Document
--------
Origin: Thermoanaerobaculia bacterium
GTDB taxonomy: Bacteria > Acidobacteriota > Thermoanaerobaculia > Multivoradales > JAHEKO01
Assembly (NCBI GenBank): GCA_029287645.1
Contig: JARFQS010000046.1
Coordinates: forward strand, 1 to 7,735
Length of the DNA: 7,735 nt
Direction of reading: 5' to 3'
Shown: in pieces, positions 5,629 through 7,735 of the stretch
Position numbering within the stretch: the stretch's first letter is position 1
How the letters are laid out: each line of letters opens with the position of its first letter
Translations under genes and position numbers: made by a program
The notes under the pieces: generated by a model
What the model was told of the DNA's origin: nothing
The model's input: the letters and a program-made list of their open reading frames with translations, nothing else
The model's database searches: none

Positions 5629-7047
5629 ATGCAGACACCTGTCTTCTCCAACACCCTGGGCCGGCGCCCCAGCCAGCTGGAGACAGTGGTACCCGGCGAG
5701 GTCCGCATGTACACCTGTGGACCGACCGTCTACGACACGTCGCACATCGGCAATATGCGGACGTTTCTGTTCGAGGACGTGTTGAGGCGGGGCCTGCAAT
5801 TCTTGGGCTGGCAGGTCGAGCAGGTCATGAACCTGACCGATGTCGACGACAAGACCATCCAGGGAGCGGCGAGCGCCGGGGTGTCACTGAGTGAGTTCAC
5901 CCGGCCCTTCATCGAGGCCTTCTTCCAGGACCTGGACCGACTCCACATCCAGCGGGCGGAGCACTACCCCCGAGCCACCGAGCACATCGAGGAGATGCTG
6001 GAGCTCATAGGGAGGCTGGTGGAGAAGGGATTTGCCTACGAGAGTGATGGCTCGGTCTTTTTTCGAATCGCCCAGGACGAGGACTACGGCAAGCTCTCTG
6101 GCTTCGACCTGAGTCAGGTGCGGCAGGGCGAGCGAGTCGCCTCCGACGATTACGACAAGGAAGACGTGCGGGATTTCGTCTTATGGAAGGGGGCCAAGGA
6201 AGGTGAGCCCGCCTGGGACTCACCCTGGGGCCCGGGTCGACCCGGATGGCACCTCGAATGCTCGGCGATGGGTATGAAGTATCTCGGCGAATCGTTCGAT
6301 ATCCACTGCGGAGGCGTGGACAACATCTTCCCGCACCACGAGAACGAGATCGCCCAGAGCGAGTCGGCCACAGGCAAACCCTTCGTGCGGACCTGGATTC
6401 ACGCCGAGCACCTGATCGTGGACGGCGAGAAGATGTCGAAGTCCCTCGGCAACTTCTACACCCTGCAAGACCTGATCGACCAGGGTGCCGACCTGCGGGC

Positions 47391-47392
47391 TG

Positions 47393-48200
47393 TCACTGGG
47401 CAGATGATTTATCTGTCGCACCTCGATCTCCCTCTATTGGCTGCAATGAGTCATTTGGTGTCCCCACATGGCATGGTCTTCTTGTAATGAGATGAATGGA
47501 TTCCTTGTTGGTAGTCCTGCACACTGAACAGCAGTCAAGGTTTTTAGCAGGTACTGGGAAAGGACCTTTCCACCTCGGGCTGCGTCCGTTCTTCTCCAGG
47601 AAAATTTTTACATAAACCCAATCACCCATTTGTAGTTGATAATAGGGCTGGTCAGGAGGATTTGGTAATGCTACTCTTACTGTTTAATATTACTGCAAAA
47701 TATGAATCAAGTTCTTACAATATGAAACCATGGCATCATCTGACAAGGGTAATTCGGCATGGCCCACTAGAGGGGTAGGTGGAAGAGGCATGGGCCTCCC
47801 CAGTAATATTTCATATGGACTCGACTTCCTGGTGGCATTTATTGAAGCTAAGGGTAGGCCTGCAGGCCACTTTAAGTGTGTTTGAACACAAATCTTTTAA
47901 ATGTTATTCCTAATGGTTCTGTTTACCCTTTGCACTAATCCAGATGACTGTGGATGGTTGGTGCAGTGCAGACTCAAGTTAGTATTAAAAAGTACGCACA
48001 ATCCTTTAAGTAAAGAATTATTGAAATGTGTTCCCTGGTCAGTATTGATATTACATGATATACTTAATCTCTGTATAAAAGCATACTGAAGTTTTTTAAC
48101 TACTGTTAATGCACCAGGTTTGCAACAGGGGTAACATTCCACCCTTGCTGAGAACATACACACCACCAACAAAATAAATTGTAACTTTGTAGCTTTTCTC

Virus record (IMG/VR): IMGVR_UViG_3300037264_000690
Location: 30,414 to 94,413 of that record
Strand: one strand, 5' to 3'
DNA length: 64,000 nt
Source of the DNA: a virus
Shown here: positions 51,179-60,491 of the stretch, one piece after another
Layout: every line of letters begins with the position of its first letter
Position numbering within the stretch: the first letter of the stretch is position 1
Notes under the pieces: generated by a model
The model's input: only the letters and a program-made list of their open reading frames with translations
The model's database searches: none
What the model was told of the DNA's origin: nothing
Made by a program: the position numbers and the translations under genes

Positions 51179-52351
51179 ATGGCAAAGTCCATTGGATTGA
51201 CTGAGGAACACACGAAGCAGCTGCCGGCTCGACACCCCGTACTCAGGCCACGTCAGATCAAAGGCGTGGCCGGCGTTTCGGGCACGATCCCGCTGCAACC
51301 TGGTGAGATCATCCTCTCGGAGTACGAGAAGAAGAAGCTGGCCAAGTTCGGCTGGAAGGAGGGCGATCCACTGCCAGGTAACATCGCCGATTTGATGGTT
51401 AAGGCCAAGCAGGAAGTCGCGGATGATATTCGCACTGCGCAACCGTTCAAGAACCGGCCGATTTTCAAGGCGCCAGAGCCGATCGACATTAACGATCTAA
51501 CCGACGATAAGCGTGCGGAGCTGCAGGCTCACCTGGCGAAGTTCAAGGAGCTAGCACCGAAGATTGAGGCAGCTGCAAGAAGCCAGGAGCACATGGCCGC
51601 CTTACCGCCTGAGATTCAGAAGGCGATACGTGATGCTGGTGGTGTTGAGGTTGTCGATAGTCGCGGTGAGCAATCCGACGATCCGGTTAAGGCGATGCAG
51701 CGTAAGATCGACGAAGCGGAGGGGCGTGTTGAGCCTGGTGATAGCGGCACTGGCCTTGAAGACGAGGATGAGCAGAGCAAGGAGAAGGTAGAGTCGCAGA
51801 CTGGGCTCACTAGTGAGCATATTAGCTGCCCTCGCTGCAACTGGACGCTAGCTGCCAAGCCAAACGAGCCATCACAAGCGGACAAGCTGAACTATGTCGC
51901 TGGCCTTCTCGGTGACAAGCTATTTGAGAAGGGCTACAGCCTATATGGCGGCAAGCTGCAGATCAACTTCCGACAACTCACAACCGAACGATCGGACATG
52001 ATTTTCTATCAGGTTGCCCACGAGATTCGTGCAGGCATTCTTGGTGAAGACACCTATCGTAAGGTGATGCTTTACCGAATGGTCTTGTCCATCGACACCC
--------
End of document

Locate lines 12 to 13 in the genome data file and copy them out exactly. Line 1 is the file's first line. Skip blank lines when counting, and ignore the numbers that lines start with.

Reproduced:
The notes under the pieces: generated by a model
What the model was told of the DNA's origin: nothing